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Facebook told to stop stalking Belgians or face fines of €250k – a day

Second privacy ruling to go against Zuck and co in a week

Facebook has been told to stop tracking Belgian citizens' online habits, and to delete all the data it holds on them, or it could be fined up to €100m.

The Brussels Court of First Instance today ruled that Facebook doesn't provide users with enough information on what data it gathers on people's web use or how long that data is retained.

The case, brought by the Belgian Privacy Commission, asked the court to consider the information that Facebook collects about web browsing.

It focuses on the cookies, social plug-ins – such as the "like" or "share" buttons – and invisible pixels that litter the internet, and how Facebook uses them to collect information on their browsing behaviour.

The ruling is the second major case Facebook has lost this week, after a German court ruled the biz hadn't done enough to alert people to the pre-ticked privacy settings on its mobile app.

However, the Belgian judgment comes with a hefty fine that could see the biz paying out more than €100m if it doesn't get its act in line with the country's privacy laws.

According to Belgian site Bruzz, Anouk Devenyns, the press judge at the court, said: "Facebook does not inform us enough about the fact that it collects information about us, about the nature of the information it collects about us, about what it does with that information and about how long it stores that information."

Devenyns added that it "does not get a valid permission to collect and process all that information".

The Zuckerborg has now been told to stop tracking and registering users' browsing habits until it complies with Belgian privacy laws, and that it must delete all the personal data the court deems it has collected illegally.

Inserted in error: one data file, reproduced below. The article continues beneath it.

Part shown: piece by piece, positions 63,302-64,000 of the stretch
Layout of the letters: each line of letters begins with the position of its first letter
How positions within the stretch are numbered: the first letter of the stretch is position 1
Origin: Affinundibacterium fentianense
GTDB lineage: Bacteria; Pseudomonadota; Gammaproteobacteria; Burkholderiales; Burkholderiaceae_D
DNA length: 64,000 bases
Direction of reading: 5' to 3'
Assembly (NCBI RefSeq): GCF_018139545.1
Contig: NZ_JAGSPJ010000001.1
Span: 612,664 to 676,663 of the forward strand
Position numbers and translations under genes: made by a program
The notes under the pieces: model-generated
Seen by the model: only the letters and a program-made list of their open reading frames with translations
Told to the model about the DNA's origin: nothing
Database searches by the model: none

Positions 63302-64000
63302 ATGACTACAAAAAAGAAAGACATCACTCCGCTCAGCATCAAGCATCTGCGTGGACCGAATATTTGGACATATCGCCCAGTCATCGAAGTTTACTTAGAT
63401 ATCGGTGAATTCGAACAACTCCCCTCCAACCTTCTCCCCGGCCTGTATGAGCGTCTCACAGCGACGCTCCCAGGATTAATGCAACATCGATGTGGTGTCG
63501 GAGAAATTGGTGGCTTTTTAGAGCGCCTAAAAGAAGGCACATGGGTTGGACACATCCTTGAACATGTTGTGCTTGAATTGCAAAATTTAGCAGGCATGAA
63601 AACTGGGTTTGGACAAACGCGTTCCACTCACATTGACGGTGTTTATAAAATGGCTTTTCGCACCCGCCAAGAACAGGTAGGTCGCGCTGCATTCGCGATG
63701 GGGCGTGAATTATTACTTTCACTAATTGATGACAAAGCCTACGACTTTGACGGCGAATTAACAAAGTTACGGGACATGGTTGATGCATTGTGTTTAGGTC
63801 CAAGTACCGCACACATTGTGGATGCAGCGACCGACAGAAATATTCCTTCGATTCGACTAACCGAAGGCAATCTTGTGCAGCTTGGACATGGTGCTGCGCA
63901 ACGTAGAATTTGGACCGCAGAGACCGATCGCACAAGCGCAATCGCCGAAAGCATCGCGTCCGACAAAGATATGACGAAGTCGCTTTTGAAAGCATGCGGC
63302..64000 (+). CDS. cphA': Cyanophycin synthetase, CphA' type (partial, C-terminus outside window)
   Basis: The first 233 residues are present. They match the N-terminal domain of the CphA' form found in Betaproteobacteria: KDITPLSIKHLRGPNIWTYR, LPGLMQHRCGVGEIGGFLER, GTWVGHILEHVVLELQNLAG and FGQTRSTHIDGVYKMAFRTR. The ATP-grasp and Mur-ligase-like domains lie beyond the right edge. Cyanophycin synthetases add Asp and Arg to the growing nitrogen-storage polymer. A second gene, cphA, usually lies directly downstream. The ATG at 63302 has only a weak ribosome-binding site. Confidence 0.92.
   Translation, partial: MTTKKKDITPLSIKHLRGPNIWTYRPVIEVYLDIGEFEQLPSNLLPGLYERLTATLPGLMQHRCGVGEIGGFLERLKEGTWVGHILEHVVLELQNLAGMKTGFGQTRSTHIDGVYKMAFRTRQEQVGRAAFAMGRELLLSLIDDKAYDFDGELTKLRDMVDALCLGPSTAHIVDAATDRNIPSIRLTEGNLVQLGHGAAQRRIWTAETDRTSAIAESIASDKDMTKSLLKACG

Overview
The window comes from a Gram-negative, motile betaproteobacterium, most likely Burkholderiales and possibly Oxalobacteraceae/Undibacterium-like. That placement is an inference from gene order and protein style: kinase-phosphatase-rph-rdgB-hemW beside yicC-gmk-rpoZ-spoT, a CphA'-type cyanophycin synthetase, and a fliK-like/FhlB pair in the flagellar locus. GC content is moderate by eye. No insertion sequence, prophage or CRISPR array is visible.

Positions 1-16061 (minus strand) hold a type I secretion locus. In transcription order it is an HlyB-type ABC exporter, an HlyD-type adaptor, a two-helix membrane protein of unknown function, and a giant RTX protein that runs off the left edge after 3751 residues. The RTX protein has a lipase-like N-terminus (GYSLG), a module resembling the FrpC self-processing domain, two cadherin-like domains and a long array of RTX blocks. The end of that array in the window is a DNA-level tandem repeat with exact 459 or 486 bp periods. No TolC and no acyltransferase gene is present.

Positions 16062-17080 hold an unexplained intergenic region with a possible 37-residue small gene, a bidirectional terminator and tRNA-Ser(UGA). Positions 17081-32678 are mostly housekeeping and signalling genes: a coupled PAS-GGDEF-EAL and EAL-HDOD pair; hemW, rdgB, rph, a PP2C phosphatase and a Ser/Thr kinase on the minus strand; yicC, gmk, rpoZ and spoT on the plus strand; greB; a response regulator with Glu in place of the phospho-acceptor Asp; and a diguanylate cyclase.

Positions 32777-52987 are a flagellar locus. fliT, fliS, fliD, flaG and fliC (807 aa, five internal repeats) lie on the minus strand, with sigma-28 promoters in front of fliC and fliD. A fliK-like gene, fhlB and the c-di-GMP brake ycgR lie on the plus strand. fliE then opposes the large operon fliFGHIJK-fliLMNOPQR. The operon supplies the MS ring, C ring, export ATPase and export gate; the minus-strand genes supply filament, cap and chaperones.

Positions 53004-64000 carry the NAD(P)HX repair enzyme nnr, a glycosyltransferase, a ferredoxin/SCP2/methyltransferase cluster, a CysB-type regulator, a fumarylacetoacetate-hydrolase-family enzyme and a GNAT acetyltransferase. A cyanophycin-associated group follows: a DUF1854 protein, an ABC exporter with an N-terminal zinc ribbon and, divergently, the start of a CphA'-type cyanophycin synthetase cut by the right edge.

If it doesn't, the court has said it could be fined €250,000 a day, with a maximum of €100m, according to Bruzz.

Philippe De Backer said on Twitter* that this was a "victory for privacy" and that it was now clear that companies must stop tracking people online.

Facebook, however, said that it was "disappointed" with the verdict and would appeal.

"Over recent years we have worked hard to help people understand how we use cookies to keep Facebook secure and show them relevant content," said Richard Allan, veep of public policy in EMEA.

"The cookies and pixels we use are industry-standard technologies and enable hundreds of thousands of businesses to grow their businesses and reach customers across the EU.

"We require any business that uses our technologies to provide clear notice to end-users, and we give people the right to opt-out of having data collected on sites and apps off Facebook being used for ads." ®

* A Flemish-speaking reader has kindly translated the Tweet as follows: "“What a victory for privacy! Secretly following someone on the Internet without their knowledge is clearly not allowed! Important milestone for #privacy in our country and Europe.”

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